Economic Perspectives with Hopeton Hay on KAZI 88.7 FM in Austin, TX

504 Loan Refinancing For Eligible Small Business Assets Under Jobs the Act

Posted by Hopeton on February 21, 2011

Market research shows that a large percentage of commercial mortgages outstanding are set to mature within the next few years, particularly those held by community banks.  As real estate values have declined, however, even small businesses that are performing well and making their payments on time can have a hard time refinancing these loans and may need to restructure their debt.

Under the Small Business Jobs Act, the SBA will implement a temporary program—authorized until Sept. 27, 2012—allowing small businesses to refinance eligible fixed assets in its 504 program without requirement of an expansion, as is the case with typical 504 loans. This program will provide small businesses the opportunity to lock in long-term, stable financing, as well as protect jobs.

Key Program Features

  • SBA will launch this temporary program on Feb. 17, 2011 and will begin accepting loan applications on Feb. 28, 2011.  The program will end on September 27, 2012.
  • Borrowers can finance up to 90 percent of the current appraised property value, or 100 percent of the outstanding principal, whichever is lower, plus 504 eligible refinancing costs.
  • SBA will initially open the program only to businesses with immediate need.  Priority will be on those businesses potentially at risk because they face loan maturity or balloon payments before Dec. 31, 2012.  SBA will later revisit the program parameters, and may open the program to businesses with later balloon payments or that can demonstrate need in other ways.
  • The program is structured like SBA’s traditional 504 loan program: borrowers will work with third-party lending institutions and SBA-approved Certified Development Companies (CDCs), typically private, non-profit organizations to obtain financing, in a traditional 10%/50%/40% split.
  • SBA estimates that as many as 20,000 businesses may ultimately participate in this program, which will provide up to $15 billion in SBA-guaranteed financing leading to total project financing of over $30 billion.
  • The program, which is completely separate from SBA’s traditional 504 program, is zero-subsidy, requiring no cost to the taxpayer: It will be funded entirely through additional fees assessed for refinancing projects.

Key Risk Mitigating Factors

  • Applicants must demonstrate that their loans are current and that they have successfully made all required payments in the last year.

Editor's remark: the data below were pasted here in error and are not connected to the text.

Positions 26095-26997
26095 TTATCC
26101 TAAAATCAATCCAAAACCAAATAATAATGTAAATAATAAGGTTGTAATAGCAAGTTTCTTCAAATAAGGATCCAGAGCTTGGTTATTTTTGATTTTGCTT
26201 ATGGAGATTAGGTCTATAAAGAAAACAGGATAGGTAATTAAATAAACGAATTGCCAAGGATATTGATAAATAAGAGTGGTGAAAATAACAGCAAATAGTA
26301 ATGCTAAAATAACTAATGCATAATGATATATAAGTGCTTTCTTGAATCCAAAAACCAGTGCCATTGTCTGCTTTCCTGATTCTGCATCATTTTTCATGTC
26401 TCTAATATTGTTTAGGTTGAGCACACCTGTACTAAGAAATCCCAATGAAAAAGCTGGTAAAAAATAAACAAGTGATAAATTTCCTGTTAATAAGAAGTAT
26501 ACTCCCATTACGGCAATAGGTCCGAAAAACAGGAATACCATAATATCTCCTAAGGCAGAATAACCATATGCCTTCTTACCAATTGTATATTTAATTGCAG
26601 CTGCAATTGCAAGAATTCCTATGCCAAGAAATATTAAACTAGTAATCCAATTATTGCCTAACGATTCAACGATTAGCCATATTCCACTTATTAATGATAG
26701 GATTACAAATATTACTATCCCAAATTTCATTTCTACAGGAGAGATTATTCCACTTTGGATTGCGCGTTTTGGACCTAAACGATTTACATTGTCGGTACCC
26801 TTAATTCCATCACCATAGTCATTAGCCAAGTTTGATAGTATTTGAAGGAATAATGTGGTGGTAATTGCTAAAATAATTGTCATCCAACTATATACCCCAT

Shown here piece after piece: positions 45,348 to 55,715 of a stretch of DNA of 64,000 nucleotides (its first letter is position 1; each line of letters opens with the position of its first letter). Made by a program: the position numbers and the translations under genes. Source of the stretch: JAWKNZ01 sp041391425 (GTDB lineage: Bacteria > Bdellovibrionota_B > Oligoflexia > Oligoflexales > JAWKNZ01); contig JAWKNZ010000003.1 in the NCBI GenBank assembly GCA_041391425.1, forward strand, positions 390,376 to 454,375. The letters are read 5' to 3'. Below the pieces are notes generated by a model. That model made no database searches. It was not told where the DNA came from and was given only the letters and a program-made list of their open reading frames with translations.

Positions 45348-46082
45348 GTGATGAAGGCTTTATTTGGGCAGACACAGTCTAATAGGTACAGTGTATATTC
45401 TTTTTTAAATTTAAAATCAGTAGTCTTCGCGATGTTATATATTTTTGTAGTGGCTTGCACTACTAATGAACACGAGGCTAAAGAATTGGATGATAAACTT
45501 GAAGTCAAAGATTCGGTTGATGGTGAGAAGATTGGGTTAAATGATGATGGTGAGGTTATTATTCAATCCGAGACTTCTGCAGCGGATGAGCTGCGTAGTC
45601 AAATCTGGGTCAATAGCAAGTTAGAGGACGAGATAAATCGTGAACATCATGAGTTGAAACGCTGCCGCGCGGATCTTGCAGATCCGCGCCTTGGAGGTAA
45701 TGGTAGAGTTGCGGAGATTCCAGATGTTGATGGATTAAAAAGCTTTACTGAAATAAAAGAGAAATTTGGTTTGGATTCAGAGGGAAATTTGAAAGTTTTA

• A new, independent appraisal will be required for all projects.
  • SBA will perform full and thorough underwriting on all refinancing applications (i.e., there are no ‘delegated’ lenders).
  • Initially, the first mortgage loans on existing 504 projects are not eligible, and “cash out” refinancings are not permitted.  SBA may later revisit these restrictions.   In addition, no government guaranteed loan is eligible for this refinancing program.

SBA’s 504 Loan Program

SBA’s 504 loan program is a long-term financing tool, designed to encourage economic development within a community. The 504 Program accomplishes this by providing small businesses with long-term, fixed-rate financing to acquire major fixed assets for expansion or modernization.

Proceeds from 504 loans must be used for fixed asset projects, such as:

  • The purchase of land, including existing buildings
  • The purchase of improvements, including grading, street improvements, utilities, parking lots and landscaping
  • The construction of new facilities or modernizing, renovating or converting existing facilities
  • The purchase of long-term machinery and equipment

Typically, a 504 project includes three elements:

  • a loan (or first mortgage) secured with a senior lien from a private-sector lender covering up to 50 percent of the project cost,
  • a second mortgage secured with a junior lien from an SBA Certified Development Company (backed by a 100 percent SBA-guaranteed debenture) covering up to 40 percent of the cost,
  • and a contribution of at least 10 percent equity from the small business borrower.
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